double score = 0.0;
	ifstream infile;
	infile.open("C:\\Users\\Charles\\Documents\\Visual Studio 2013\\Projects\\Project1\\Debug\\test.txt");
	infile >> fname;
	infile >> lname;
	cout << fname << " " << lname << endl;
	infile >> score;
	cout << score << endl;
	infile >> score;
	cout << score << endl;
	cin.get();


}



That results in the output:
Mark Brown
80.4
90.4

You should check for EOF, but i knew the number of lines in this case and just did it the easy way.

2) Use your gets but change them. (from here just including changed code.)
infile.get(fname,14);
infile.ignore(256, '\n');
infile.get(lname,14);
infile.ignore(256, '\n');



Output:
Mark <10 spaces> Brown
80.4
90.4

This is the same thing that happens when you let C++ deal with it. Your char arrays at most need 15 spaces. 14 for your data, 1 for the null terminator bit. However, your title line length is 14 + 2. 14 for your data and 2 for your newline bits. What you were doing was reading in up to the newline but never removing it. Get doesn't actually discard it.
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#10 jimblumberg  Icon User is online

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Re: C++ infile.getline(), pointer, char array error

Posted 26 October 2013 - 12:40 PM

Please look at the following snippet:
	char fname[16];
	char lname[16];
...
	infile >> fname;
	infile >> lname;

Never use any function that doesn't limit the number of characters it will retrieve when using C-strings. When using the extraction operator you should use the setw() manipulator to limit the number of characters so you don't have a possibility of buffer overruns. Either of the following will limit the number of characters you can retrieve with the extraction operator.

	char fname[16];
	char lname[16];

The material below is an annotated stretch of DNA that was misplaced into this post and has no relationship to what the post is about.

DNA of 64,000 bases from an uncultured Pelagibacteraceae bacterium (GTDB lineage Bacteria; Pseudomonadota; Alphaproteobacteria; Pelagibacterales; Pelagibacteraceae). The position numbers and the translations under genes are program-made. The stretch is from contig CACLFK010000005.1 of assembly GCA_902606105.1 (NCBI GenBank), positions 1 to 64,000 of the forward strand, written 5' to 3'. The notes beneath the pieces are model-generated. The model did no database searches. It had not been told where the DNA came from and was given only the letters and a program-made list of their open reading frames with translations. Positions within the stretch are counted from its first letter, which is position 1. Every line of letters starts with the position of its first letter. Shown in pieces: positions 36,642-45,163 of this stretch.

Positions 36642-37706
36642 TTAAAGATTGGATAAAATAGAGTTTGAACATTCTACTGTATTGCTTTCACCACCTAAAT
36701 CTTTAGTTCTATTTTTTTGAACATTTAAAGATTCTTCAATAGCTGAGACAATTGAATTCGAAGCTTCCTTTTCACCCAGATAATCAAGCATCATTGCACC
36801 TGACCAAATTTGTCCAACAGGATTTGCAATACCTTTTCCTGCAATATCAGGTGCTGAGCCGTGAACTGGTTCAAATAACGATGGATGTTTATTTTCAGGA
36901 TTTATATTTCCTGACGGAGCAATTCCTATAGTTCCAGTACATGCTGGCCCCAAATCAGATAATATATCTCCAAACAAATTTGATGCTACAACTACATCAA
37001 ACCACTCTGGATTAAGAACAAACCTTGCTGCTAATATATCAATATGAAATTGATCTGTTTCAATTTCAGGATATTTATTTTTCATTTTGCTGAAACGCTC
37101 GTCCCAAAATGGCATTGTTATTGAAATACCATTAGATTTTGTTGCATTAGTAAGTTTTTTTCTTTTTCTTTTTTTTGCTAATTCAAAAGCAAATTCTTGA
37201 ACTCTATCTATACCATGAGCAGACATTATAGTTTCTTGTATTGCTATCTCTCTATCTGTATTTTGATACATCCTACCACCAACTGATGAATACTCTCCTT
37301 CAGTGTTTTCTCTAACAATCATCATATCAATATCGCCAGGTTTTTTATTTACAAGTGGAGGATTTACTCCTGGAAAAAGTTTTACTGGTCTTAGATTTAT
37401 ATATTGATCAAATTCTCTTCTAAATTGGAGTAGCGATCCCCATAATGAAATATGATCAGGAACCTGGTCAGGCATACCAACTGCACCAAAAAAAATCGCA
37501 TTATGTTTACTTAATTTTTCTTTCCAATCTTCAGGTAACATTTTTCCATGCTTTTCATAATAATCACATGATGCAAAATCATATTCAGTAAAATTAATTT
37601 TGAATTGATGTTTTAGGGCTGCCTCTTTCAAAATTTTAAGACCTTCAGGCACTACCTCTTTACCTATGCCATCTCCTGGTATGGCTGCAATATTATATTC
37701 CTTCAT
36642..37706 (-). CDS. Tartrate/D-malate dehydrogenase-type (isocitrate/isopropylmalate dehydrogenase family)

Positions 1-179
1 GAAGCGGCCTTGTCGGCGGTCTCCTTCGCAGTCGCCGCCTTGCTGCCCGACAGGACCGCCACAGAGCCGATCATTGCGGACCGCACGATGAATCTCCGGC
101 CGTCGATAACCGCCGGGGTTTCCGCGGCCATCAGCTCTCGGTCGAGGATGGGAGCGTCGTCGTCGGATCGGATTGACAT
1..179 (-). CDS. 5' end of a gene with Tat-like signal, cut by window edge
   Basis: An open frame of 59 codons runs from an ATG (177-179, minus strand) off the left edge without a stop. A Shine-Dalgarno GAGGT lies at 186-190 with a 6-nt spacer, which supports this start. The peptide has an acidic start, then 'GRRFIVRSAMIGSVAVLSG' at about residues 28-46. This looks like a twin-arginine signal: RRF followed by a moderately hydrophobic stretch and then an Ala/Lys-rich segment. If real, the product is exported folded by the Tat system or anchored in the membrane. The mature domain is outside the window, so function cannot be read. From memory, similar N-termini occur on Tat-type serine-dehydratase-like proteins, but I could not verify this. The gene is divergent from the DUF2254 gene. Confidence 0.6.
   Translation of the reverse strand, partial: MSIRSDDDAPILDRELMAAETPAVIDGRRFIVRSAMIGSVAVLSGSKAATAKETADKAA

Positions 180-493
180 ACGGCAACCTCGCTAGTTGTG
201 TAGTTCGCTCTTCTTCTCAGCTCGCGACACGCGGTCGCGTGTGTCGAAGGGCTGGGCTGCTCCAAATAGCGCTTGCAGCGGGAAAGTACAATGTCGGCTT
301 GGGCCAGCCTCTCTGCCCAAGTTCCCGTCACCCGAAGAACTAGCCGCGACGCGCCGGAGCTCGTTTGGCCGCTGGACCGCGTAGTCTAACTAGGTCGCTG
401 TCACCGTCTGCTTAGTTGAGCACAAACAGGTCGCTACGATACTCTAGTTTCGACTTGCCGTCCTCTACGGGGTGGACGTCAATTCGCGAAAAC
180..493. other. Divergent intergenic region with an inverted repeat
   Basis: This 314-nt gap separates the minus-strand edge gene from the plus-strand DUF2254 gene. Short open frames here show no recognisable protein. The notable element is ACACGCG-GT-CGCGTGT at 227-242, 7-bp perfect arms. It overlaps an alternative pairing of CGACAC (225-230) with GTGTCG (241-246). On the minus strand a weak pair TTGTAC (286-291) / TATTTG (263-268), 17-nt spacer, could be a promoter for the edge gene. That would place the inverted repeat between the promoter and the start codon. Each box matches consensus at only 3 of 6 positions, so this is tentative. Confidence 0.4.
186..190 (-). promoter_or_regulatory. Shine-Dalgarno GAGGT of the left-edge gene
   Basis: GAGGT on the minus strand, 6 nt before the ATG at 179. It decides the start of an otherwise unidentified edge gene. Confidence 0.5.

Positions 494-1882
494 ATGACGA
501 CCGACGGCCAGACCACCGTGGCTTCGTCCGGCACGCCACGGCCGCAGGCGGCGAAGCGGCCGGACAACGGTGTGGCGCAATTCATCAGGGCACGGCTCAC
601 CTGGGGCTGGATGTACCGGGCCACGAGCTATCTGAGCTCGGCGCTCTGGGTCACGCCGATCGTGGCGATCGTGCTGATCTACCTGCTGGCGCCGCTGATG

...
	infile >> setw(16) >> fname;
	infile >> setw(sizeof(lname)) >> lname;


But remember if your strings have spaces you'll have problems. You really should stick with getline() when dealing with C-strings, and start using std::string as soon as possible.

Jim

This post has been edited by jimblumberg: 26 October 2013 - 12:43 PM

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#11 mcphersonad21  Icon User is offline

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Re: C++ infile.getline(), pointer, char array error

Posted 26 October 2013 - 01:29 PM

View Postccubed, on 26 October 2013 - 12:27 PM, said:

Sorry, I tottered off to bed. To answer your question, here are some ways you could do what you want. I'm assuming the file structure is first name, last name, score 1, score 2, score 3, score 4 each on its own line with 14 size not counting the newline.

1) Let C++ deal with it
#include <iostream>
#include <fstream>
using namespace std;

int main() {

	char fname[16];
	char lname[16];
	double score = 0.0;
	ifstream infile;
	infile.open("C:\\Users\\Charles\\Documents\\Visual Studio 2013\\Projects\\Project1\\Debug\\test.txt");
	infile >> fname;
	infile >> lname;
	cout << fname << " " << lname << endl;
	infile >> score;
	cout << score << endl;
	infile >> score;
	cout << score << endl;
	cin.get();


}



That results in the output:
Mark Brown
80.4
90.4

You should check for EOF, but i knew the number of lines in this case and just did it the easy way.

2) Use your gets but change them. (from here just including changed code.)
infile.get(fname,14);
infile.ignore(256, '\n');
infile.get(lname,14);
infile.ignore(256, '\n');



Output:
Mark <10 spaces> Brown
80.4
90.4

This is the same thing that happens when you let C++ deal with it. Your char arrays at most need 15 spaces. 14 for your data, 1 for the null terminator bit. However, your title line length is 14 + 2. 14 for your data and 2 for your newline bits. What you were doing was reading in up to the newline but never removing it. Get doesn't actually discard it.